Advisory Boards Offer Wisdom, Ideas

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I'm not given to bragging, but I think the facts say I'm a successful entrepreneur. I've started several companies that are thriving and growing, and even landed on the Inc. 5000 list. So what made me decide to create an advisory board?

I recently held the first meeting of the advisory board for our SafeVisitor company, and was so pleased with the results that I’m establishing similar boards for our other companies. These are not boards of directors who have a direct stake in the financial well-being of the businesses. Instead, they’re primarily outsiders who have nothing direct to gain and owe no allegiance to our company.

They bring knowledge, expertise, and most of all, a completely different perspective to what we do for our clients. SafeVisitor is a visitor-management company that controls access and monitors the locations of visitors, primarily for school districts and companies. The organizations using SafeVisitor’s system want to know who is entering their facilities and whether they pose a threat to the people inside.

Some businesspeople I’ve known like to see themselves as the brightest people in the room, but I learned long ago that I get a lot farther when I surround myself with people who are smarter than me. So when I developed the advisory board, I identified experts who looked at security issues in ways my team may not.

For example, one member is a veteran Secret Service agent who has protected some of the most powerful people in the world. He thinks about threats in an entirely different way than a member who is a former law enforcement officer that manages security for an urban school district. Another member of the board served as a U.S. Navy Seal before going to work for a database company. He was trained to breach the security of our enemies while protecting American interests. Another is a software engineer who develops cybersecurity solutions.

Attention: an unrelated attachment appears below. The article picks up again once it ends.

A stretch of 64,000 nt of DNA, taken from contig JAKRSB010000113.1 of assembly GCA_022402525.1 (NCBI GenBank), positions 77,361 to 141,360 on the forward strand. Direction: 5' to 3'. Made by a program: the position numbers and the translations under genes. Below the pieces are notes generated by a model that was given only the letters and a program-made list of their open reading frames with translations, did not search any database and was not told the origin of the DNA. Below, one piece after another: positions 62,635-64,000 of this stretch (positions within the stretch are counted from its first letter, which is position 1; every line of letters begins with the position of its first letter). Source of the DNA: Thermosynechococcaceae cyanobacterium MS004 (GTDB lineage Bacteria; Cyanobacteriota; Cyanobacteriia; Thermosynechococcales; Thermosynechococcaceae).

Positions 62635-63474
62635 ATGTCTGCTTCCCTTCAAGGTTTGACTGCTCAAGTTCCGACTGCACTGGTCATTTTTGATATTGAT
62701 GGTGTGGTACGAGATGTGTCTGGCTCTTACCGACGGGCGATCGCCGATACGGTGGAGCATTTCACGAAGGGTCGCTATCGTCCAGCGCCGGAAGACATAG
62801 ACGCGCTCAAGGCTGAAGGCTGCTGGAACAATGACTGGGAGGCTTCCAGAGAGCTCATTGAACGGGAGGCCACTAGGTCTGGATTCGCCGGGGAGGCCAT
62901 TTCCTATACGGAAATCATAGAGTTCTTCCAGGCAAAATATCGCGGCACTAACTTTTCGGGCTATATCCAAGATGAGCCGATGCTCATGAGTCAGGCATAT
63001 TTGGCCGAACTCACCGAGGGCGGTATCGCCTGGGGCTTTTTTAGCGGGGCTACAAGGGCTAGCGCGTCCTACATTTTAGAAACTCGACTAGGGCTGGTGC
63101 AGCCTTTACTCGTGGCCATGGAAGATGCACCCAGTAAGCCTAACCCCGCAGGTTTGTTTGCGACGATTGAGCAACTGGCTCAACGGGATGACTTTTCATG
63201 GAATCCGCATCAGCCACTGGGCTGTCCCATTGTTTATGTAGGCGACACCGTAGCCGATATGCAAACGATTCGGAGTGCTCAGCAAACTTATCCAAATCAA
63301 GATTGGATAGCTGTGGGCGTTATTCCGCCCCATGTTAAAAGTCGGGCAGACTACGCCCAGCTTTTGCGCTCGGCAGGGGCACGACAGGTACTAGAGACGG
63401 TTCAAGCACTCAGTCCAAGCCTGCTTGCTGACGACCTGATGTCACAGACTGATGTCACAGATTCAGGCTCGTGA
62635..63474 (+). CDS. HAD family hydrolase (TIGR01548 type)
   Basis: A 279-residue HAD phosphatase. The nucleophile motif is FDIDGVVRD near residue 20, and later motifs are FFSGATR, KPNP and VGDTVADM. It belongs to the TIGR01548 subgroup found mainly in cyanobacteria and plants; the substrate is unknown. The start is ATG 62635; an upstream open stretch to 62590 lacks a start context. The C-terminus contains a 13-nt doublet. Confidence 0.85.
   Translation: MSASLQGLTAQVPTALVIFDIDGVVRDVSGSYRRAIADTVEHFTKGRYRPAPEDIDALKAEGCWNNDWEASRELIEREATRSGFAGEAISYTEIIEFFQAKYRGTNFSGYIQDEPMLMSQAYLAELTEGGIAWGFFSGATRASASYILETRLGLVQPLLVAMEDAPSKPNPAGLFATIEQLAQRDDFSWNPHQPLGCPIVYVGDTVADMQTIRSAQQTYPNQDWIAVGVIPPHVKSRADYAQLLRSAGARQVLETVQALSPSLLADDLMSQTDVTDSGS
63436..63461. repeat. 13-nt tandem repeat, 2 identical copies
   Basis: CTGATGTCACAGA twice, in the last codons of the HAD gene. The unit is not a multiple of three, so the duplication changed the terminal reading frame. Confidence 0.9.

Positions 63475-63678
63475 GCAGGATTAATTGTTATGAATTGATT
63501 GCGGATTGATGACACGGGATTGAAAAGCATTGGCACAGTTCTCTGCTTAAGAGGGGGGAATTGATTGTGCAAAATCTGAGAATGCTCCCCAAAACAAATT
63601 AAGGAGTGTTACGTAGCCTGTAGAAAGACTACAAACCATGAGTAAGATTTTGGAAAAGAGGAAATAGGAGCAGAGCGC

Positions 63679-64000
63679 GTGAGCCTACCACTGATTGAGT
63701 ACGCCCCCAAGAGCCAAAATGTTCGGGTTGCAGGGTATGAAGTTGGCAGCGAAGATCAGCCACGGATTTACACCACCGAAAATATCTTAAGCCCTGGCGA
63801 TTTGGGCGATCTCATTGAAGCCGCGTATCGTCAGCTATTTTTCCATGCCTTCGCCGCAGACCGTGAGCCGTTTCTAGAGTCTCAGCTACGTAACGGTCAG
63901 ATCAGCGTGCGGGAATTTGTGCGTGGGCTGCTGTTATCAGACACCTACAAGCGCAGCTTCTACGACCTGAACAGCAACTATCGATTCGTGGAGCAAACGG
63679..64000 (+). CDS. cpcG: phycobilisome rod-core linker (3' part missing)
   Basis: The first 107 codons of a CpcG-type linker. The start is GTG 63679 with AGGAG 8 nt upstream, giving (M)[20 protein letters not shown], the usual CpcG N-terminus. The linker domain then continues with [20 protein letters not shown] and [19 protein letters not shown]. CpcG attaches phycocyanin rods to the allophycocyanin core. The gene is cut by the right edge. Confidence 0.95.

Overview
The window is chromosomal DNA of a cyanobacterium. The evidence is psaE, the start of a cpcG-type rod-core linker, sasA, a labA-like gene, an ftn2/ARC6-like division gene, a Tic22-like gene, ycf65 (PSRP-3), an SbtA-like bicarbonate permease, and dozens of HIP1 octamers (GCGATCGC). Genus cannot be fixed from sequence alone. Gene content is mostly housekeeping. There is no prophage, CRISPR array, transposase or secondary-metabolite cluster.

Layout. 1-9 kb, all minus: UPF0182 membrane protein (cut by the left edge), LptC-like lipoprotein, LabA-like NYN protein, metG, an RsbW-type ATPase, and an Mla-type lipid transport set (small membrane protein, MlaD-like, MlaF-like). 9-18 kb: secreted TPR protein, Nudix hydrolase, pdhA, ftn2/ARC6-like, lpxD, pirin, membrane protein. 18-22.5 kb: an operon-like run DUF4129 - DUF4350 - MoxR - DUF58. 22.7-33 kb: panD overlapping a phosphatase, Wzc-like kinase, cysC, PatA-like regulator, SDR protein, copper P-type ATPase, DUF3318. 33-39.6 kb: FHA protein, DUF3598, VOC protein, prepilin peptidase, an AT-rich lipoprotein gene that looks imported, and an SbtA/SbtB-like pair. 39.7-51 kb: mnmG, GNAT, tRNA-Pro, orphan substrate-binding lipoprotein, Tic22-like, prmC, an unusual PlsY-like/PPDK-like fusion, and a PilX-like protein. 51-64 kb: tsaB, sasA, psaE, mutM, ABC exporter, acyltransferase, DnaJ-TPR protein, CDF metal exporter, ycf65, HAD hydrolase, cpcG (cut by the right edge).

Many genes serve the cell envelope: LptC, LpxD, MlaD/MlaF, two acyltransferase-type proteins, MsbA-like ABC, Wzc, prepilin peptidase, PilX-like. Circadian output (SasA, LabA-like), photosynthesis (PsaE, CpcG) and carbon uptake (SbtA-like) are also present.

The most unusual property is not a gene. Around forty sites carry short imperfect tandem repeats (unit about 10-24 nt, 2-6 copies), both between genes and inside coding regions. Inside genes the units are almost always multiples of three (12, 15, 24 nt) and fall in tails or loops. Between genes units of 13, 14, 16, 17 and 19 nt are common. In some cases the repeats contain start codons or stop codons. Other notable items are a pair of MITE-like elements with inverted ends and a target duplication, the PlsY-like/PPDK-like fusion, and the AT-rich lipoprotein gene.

We put all those people around a table, throw out a question, and sit back and listen. The interplay between them is amazing -- and it’s fun to listen. Nobody in the room tries to impress anyone else. Instead, they’re learning from each other as we learn from them. The Secret Service agent has spent his entire career creating perimeters that keep the bad guys out, while the ex-Seal spent his time finding ways to sneak through perimeters created by our nation’s foes. Ask them what an elementary school can do to keep the wrong people away from students, then watch their interaction.

We currently have eight people on our board, but I anticipate that we’ll expand that to a dozen. Part of the reason is that we also want to address geographic issues. For example, we’re doing more business in the Pacific Northwest, and we can’t assume that the challenges Indiana businesses face are the same at those affecting companies in Washington State. We meet quarterly, and keep the meetings to an hour, because we’re conscious of their commitment and don’t want to intrude on their schedules.

Thinking about creating your own advisory board? Don’t do it if you’re convinced that you’re the smartest guy or gal in the room and only want someone to confirm that for you. If you want to be questioned, challenged, and pushed, you’re on the right track.

Choose your board’s members carefully. You don’t want people who just like to hear themselves talk. And you don’t want folks who are reluctant to speak up. You want thoughtful people who are comfortable in their own skin, who are accustomed to speaking candidly, and who are capable of disagreeing without becoming disagreeable. It’s a process that takes time. It took well over a year from when I decided to create the advisory board until our first meeting.

Yes, it takes a lot of time and energy to create and sustain advisory boards, but the value we receive from the effort is tremendous. We believe that the input we receive will help us become more effective at serving our customers, will guide us in properly structuring our company, and will keep our focus on develop innovative solutions to stay ahead of our competitors. I think that’s something that could benefit any business owner.

Mike McCarty is CEO of Danville-based Safe Hiring Solutions

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